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US Democrats urge Bush bring more trade cases at WTO PDF Print E-mail
Monday, 31 March 2008

Democratic lawmakers urged President George W. Bush yesterday to file new trade complaints against China, the European Union, Japan, Canada, Mexico and others at the World Trade Organization, reports Reuters.

“Unfortunately, during the last seven years, this administration has mismanaged America’s trade policy. We urge you to take important steps to remedy this situation,” House of Representatives Ways and Means Committee Chairman Charles Rangel and other panel members said in a letter to Bush. The lawmakers said the U.S.

Trade Representative should begin preparing WTO cases against China and Japan for “currency manipulation” they said undercuts U.S. exports. They also called for action against Chinese steel subsidies and Japanese regulatory and other non-tariff barriers that block imports of U.S. autos and auto parts.

The list also included a possible case against the European Union for blocking imports of high-tech goods such as digital signal converters for analog TVs. Trade officials have already said they are considering action on that.

The lawmakers also proposed action against Mexico, Canada and France for failing to protect U.S. intellectual property rights and said Washington should insist Russia make much more progress in that area before being allowed to join the WTO.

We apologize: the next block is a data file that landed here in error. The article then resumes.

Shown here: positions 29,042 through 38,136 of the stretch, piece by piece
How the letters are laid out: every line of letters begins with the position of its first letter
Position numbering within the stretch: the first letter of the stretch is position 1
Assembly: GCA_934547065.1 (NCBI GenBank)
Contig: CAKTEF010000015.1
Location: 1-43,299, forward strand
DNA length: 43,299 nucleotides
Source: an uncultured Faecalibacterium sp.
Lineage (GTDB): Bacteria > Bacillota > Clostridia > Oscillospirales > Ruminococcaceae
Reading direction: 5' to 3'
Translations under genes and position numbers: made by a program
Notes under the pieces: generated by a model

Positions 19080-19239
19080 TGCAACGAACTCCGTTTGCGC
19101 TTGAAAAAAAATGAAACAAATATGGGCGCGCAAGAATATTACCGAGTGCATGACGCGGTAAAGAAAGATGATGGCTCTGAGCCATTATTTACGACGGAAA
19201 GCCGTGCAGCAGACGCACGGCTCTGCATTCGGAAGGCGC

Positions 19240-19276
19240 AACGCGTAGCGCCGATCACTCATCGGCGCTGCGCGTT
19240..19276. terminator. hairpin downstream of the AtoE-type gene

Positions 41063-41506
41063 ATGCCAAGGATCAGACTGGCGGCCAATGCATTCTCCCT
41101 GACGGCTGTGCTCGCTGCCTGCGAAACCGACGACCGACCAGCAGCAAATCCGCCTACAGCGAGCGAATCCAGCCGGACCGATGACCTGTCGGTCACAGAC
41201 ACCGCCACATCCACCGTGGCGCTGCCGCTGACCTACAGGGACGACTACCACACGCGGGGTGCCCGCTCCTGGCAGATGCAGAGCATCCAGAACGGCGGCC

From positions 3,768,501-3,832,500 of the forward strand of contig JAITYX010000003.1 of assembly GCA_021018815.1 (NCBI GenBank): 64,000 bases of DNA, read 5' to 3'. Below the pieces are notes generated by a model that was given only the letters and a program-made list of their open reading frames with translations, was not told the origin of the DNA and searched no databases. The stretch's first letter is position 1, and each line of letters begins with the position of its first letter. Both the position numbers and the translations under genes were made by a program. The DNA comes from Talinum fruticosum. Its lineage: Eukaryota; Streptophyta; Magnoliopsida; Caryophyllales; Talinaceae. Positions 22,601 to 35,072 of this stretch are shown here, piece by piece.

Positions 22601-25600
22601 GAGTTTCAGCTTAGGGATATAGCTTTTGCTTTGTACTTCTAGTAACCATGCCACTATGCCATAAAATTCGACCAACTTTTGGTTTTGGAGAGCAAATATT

The letter came days before the U.S. Trade Representative’s office releases its annual report on foreign trade barriers which usually runs several hundred pages. In what has also become an annual exercise, Democrats complained the administration has not insisted that other countries live up to their international trade obligations.

They said the Bush administration brought fewer than three WTO cases a year in its seven years in office compared to 11 a year from 1995 to 2001.

One result, they said, was the rise in the U.S. trade deficit to $711.6 billion last year from $375.4 billion in 2000, former President Bill Clinton’s last year in office. Administration trade officials say they have filed cases at the WTO when other, quicker efforts to resolve disputes fail.

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